Saturday, October 13, 2007

Peacemaker's Camp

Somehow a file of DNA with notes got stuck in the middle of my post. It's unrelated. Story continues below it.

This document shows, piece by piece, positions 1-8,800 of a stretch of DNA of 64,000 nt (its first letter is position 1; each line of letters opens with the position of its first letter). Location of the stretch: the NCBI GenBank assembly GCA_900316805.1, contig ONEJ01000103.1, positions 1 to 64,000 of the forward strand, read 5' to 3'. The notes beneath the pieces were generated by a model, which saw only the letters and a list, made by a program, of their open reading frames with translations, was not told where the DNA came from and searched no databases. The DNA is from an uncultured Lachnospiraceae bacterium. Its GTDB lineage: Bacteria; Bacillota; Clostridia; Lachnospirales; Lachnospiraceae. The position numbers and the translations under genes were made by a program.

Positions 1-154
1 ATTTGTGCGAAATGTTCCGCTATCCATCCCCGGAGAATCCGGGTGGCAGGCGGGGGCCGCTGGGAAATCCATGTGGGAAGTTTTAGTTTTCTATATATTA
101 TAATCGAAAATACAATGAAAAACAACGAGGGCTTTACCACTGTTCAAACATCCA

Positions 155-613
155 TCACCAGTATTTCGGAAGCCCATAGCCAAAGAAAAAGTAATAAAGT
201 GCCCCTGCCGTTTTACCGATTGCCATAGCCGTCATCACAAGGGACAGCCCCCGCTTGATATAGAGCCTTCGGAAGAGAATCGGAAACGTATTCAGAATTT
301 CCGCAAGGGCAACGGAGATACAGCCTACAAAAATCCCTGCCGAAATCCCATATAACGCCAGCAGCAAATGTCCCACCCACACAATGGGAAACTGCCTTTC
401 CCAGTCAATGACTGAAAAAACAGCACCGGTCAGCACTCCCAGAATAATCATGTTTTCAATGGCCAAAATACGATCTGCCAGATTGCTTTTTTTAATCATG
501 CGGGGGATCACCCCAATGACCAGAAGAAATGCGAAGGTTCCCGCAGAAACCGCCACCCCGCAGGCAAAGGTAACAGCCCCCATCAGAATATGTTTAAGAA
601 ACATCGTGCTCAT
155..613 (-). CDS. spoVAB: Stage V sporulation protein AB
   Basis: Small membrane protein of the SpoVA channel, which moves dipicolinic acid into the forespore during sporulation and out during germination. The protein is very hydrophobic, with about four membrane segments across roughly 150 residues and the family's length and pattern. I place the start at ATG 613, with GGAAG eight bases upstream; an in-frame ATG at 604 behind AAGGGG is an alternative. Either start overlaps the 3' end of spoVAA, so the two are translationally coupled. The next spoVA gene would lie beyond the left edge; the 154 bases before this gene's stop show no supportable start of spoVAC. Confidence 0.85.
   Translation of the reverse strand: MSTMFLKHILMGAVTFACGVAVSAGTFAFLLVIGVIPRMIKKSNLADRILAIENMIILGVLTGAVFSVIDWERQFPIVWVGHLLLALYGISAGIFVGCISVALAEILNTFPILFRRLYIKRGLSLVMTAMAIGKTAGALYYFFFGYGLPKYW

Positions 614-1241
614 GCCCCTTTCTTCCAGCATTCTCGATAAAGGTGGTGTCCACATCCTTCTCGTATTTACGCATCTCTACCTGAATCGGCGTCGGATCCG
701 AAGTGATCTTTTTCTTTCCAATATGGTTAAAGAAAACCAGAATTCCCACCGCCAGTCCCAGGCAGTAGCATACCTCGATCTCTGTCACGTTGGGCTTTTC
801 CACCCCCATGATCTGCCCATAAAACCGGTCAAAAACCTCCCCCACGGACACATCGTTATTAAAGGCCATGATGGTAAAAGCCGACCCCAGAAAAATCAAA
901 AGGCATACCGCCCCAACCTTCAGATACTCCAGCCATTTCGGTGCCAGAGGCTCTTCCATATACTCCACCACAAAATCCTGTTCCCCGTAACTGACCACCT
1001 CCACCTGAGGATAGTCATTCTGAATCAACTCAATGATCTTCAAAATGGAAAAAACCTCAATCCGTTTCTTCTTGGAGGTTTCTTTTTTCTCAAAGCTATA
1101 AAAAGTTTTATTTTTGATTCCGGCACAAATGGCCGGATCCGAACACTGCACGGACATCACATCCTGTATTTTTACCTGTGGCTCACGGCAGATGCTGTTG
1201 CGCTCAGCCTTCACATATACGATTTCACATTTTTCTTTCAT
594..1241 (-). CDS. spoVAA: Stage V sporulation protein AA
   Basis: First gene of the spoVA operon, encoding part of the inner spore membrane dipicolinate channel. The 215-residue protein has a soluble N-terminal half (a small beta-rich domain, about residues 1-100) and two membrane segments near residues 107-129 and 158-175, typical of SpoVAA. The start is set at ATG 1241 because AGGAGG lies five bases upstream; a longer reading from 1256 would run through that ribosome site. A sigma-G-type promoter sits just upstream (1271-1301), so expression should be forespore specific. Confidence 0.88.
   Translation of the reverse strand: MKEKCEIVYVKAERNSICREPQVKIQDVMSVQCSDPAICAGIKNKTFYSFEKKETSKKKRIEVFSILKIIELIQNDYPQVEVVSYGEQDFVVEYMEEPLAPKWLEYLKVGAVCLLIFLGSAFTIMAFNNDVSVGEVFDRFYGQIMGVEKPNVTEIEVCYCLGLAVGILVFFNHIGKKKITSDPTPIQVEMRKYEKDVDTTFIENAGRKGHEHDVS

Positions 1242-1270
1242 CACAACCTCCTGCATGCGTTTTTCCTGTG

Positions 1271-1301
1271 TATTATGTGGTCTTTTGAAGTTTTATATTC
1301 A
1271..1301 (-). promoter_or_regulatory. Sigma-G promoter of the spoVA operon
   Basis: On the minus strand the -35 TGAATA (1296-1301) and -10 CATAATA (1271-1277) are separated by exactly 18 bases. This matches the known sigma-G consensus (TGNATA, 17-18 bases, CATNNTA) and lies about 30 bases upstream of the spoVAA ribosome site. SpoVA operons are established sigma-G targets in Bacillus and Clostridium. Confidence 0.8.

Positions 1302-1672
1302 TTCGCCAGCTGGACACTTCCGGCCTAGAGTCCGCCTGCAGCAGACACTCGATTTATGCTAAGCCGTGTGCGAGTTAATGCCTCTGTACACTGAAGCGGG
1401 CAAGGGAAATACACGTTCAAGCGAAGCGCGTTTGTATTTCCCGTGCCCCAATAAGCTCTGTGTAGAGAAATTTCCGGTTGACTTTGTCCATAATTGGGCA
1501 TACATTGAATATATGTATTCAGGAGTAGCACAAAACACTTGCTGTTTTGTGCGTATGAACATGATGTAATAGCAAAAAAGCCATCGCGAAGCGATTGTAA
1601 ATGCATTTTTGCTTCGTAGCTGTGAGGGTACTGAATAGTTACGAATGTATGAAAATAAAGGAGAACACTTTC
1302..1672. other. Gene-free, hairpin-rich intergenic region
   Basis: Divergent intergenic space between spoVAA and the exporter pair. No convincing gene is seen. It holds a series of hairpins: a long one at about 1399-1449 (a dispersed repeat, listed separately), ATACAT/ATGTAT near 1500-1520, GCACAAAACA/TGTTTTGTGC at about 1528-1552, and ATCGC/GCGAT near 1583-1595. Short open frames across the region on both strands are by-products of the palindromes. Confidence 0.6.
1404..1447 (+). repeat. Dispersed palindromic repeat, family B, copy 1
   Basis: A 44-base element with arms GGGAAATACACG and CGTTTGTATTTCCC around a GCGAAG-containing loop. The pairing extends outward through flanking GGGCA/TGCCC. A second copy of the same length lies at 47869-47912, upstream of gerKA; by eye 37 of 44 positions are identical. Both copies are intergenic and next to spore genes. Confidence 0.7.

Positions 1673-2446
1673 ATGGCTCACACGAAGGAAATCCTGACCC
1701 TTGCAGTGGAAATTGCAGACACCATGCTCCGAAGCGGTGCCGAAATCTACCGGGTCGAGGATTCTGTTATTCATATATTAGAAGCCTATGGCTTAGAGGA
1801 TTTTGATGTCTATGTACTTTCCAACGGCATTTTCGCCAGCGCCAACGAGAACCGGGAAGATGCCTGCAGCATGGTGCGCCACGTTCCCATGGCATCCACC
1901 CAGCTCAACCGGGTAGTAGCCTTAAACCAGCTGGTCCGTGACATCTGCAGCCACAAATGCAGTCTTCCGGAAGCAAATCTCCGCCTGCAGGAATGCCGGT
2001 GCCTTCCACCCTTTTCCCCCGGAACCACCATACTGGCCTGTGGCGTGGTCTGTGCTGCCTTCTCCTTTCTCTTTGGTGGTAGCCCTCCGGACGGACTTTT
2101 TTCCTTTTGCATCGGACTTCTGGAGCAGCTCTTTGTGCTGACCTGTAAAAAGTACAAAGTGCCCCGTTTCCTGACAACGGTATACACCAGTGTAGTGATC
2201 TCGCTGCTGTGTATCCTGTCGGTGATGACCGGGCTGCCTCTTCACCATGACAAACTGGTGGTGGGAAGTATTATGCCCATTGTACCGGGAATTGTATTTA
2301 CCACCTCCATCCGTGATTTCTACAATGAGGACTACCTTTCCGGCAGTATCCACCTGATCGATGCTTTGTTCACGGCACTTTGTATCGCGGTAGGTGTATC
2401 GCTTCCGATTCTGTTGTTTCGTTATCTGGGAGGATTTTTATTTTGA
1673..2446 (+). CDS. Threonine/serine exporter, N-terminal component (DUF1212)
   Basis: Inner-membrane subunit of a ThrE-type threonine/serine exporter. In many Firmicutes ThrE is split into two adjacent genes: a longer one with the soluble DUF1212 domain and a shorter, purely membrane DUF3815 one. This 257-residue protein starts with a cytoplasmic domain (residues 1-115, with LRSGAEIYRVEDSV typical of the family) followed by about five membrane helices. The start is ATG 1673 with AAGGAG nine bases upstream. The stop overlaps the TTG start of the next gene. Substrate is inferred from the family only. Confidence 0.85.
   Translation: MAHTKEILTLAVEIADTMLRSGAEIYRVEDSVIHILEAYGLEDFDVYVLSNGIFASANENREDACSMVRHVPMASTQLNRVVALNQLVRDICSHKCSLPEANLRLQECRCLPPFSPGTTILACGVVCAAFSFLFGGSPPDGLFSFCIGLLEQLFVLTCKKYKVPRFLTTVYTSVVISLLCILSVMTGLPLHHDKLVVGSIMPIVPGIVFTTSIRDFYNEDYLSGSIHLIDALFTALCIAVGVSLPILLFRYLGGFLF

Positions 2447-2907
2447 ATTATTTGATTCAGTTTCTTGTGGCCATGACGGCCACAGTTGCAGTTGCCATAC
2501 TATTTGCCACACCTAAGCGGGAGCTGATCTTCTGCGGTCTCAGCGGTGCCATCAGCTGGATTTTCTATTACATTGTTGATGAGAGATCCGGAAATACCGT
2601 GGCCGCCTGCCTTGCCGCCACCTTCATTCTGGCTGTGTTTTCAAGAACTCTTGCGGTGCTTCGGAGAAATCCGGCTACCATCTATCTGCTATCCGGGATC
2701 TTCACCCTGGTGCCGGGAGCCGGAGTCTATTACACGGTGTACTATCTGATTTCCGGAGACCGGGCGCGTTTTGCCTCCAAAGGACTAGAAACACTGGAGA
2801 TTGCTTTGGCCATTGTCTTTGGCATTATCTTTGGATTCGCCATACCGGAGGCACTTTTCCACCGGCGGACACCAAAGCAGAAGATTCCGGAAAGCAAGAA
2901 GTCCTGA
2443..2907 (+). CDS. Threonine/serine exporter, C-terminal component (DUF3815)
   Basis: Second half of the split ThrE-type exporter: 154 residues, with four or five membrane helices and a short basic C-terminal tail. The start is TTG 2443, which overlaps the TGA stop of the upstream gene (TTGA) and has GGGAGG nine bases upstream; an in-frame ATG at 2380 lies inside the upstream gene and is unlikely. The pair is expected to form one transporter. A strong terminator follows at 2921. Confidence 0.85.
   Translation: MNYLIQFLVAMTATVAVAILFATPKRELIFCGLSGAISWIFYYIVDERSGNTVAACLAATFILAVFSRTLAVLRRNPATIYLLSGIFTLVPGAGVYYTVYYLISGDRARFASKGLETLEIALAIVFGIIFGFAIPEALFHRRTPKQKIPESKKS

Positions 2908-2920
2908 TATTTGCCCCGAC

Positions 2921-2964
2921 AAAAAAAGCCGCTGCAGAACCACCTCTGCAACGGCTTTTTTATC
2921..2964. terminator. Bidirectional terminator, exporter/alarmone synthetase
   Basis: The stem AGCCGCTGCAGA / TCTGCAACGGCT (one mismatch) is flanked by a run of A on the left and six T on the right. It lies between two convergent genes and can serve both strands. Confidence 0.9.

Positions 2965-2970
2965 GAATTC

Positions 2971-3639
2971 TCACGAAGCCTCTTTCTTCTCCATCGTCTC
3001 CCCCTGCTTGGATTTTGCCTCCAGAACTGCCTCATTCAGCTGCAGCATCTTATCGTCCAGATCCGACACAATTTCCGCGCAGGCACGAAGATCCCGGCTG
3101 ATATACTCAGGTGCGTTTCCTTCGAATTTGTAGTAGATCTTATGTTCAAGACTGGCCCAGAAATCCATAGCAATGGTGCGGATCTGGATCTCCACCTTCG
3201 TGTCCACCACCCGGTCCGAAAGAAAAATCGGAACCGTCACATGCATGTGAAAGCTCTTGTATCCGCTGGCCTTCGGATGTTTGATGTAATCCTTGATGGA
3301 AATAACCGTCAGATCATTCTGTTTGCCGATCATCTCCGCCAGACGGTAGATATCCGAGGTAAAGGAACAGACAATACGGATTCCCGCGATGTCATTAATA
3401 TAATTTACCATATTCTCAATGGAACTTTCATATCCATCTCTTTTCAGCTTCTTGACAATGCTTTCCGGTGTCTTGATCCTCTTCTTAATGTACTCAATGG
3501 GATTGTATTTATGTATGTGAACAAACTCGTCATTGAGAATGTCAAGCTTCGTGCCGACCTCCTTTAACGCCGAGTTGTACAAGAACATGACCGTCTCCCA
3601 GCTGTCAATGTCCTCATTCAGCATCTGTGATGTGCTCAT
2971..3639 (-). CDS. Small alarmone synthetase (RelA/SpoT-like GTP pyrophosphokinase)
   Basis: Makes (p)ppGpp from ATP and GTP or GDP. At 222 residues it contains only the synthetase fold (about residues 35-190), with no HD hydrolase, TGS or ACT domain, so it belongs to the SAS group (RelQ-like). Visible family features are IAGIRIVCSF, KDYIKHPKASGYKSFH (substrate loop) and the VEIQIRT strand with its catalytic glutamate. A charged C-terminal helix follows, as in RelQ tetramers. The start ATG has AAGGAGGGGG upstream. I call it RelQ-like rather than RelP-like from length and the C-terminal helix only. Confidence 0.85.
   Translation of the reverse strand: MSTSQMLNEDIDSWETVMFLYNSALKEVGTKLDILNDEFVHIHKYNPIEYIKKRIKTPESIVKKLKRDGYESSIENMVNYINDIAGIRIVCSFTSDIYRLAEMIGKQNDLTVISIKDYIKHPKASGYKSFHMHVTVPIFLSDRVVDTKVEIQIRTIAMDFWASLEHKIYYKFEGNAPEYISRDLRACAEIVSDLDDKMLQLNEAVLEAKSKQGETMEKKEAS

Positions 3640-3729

All I know is that I was so friggin' cold that first day of Camp Towanga, high in the Sierra's, that I wanted to go back to Jerusalem - immediately!! It was raining savagely and I guess God did it on purpose so that we'd all huddle together - about 90 Palestinians and Jews - over the fireplace in the dining area/lounge. As I tried to defrost over a pizza lunch, there were 20 minute instructions on how to deal with your cutlery, plates and meal time organization that I looked over at my friend Aliza and asked "Why do I feel like I'm in rehab?". There were more warnings and how to deal with snakes and black bears if we should see any. I zoned out after 10 minutes of instructions and looked around. Most of the campers were half my age and there were a few smatterings of "elderly" campers - over the age of 45. I wondered how the ones even more senior than that managed in this cold. I ventured out on the porch only once because of the darbuka playing outside. The musicians had already found each other and the musician lovers like myself were happy at the spontaneous jam and I was glad I bought that Monterey sweatshirt with a hood at the kitschy tourist shop in Monterey. Otherwise, I would have been in trouble clothes-wise.That evening, back at the bunk, any part of my body that was out of my sleeping bag was painfully cold - like my fingers and my nose. As a result, I woke up at dawn and was one of the 5 who decided to go on a morning walk on top of the mountain ridge. Fortunately, these people weren't the young 'uns, and I had a good conversation with our group, one an English teacher who lives in the Bay area, who, though she is in between cancer treatments, was able to walk way ahead of me without huffing and puffing and a lovely Palestinian American whose cousin owns the beautiful and quaint Jerusalem Hotel in East Jerusalem. I was quite pleased at myself for getting good at playing "Arab Geography." We hardly noticed the vistas as we were so engrossed in our conversations but I did notice the sun coming up finally warming my cold bones. The camp looked lovely today, and was set amidst large acorn trees which would drop acorns on our heads if we sat under one. There were workshops on Compassionate Listening, lots of organized group talk, hikes to the waterfalls, shorter hiking to the river, boating on the lake, analogous games were played, like trying to steal each other's treasure and in the end we found the treasure was the same, which brought out 2 1/2 hour discussions on borders and the conflict and the feelings each of us felt about it. I could hear heated discussions coming from other circles and it was good to be able to hear what everyone had to say. During our workshop on how to effect Change someone mentioned the book the "Tipping Point" that 20% of people are waiting to see if a product/something will work and then will join in if they see that it does. And then it grows from there. So we have to market our peace efforts so that we reach out to those not yet involved, which will happen naturally if they see successes in our grass roots endeavors. I'm not so much worried about that as I see it will kick off eventually. There were a few Palestinians whose stories I heard - one was from a refugee camp in Jericho. He thought he was going to a convention, not a camp. It would be difficult for him to say to friends that he "partied with Israelis" because others in his refugee camp are not into "normalization processes with Israelis" - at least not yet. I mentioned other Palestinians I knew who were at the All Nations Cafe meetings from the Dehaisha and Anata refugee camps, and thought he'd be ok there. Another was a woman who spoke about her husband and brother who had been killed by the IDF, after her brother-in-law was killed by a stray IDF missile on his way to his wedding to her sister. So in revenge she recruited her brother and husband for attacks against the IDF and she herself was in prison for 2 years leaving 3 very young children with her mother. She decided that fighting against Israelis isn't the answer but joining a grassroots peace movement is - so she is now part of Combatants for Peace. I heard the story of a young man from Gaza whose home was destroyed by the IDF and he wanted to strap on a belt of explosives in revenge, but thinking about it decided that he'd cause more damage than good to his people and is now part of the Arava Institute in the Negev. I spoke about my own transformation from being a member of Rabbi Kahane's Kach party in the 80's and partying with them in Jerusalem, but the hate was eventually so uncomfortable for me that I had no community for a while until I found myself so heavily involved in the interfaith dialogue movement in Jerusalem as The Answer to the conflict and became a peace addict. In the evening, the mood was lighter and on Saturday night and Sunday night there was dancing for three hours while the DJ's spun American, Israeli and Arabic dance music. My rather conservative American-Palestinian bunkmate from Tulkarem thought the Arab girls wouldn't dance but most of the Palestinian girls did get up to boogie and could put me to shame in the belly dance department. The last day, we walked down to the river to wash each other's hands as a cleansing ritual and we blessed each other as we did it. We were amused to hear a Palestinian quote Herzl saying "If you have the will it is not a dream" and explained that he quoted Herzl because he had such a good track record. That morning I had a lively conversation with a Palestinian from Jerusalem who made my day by talking about how Sephardic Jews should call themselves Arabs and then there would be no problem getting into the Arab League as the Arabs would then have a mindswitch, as Israel would be considered "mostly Arab." I laughed and told them the city I live in, Maaleh Adumim, is then 80% Arab - Jewish Arab. "See? No problems then." laughed my friend. And I teased him about being a Zionist. "King David (I think) coined the term Zion in his Psalms. Therefore, the land is called Zion from ancient times, it's not a modern term. So anyone who loves the Land of Zion, even if he's an Arab, is a Zionist!" And we laughed at each other hysterically because our suggestions are absurd and true at the same time. We exchanged email addresses with those we felt connected to, took more photos and planned for the future as we hugged and kissed each other goodbye. I do hope the Bay area residents take me up on my offer to visit Jerusalem and stay with me. A reunion for the Mideast participants is already being planned for the Spring in Jordan, a neutral meeting ground for Palestinians and Israeli.